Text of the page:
This volume brings together the work of researchers in North America, Central and Eastern Europe, and Turkey, who are generating important, archivally based scholarship in their respective fields, languages, and nations of study. The larger goal of this volume is to sit in conversation with the others in this series that directly deal with Russia and its Great War and Revolution. Therefore, the volume provides an entry point for scholars who need a quick assessment of recent historiographic perspectives from the “other side of the hill.”
The aim is to introduce readers to the myriad ways that the populations of the Central Powers nations both perceived and encountered Russia’s Great War and Revolution. The volume has been organized around four key areas in order to give the reader a glimpse into new lines of research on the war experience of the Central Powers. The first section looks at the ways in which Russia appeared in the eyes of others. The Central Powers went to war against Russia with their own preconceived notions. How those notions changed when put in the pressure cooker of violence, invasion, and occupation forms a crucial point for understanding Russia in the imagination of the people and elites in Germany, Austria-Hungary, and the Ottoman Empire. The war also brought peoples into direct contact. The second section examines the variety of borderland encounters: positive, negative, and ambiguous. Ethnic violence and atrocity is certainly one aspect of those encounters which needs telling. But the war also opened up new spaces for economic exploitation and fraternization that colored and shaped the experiences of the soldiers and civilians. Section 3 focuses on the big-picture mechanics of strategy and policy. Armies in this new era of warfare increasingly functioned as administrators—of occupation regimes, veteran programs, and as quartermasters of the entire war economy.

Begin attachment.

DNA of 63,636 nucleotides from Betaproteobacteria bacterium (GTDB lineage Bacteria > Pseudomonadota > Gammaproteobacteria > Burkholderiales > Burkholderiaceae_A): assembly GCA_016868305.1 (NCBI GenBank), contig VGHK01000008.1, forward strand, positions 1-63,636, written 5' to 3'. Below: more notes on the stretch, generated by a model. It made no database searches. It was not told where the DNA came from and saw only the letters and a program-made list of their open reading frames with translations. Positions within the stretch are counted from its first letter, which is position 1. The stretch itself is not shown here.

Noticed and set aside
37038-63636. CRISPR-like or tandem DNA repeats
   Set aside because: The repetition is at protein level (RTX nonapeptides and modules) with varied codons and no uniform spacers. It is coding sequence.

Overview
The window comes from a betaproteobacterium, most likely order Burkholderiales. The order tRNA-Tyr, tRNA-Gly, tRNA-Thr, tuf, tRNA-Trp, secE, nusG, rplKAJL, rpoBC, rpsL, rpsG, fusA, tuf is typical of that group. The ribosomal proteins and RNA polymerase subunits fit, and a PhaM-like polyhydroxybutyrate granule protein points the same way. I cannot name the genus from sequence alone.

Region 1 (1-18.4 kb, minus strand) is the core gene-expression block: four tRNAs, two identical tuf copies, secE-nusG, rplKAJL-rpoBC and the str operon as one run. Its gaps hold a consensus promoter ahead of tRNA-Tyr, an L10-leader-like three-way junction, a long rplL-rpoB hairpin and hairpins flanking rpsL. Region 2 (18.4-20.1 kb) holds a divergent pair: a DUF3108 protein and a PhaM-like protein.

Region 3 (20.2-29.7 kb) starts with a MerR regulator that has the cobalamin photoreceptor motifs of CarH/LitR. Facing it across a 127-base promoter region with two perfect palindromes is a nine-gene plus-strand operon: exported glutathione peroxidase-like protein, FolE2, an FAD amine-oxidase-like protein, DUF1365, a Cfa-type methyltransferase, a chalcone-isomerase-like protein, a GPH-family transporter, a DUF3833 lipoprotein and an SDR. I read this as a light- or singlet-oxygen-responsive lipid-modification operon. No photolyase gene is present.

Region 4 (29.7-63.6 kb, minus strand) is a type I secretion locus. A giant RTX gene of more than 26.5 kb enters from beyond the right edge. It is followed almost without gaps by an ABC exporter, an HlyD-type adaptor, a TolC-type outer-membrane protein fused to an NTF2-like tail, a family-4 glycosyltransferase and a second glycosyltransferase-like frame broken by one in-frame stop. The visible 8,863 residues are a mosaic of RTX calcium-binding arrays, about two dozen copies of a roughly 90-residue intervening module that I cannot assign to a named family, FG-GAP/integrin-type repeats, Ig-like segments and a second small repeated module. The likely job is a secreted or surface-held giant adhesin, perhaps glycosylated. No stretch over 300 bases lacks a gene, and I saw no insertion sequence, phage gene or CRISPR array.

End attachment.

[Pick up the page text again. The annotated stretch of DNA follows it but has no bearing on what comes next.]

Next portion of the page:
The chapters here explore the facets of military policy toward the end of the formal fighting in the war. And finally, the fourth section speaks to the transformation of the war in the East and its legacy for the continuum of violence that succeeded formal hostilities.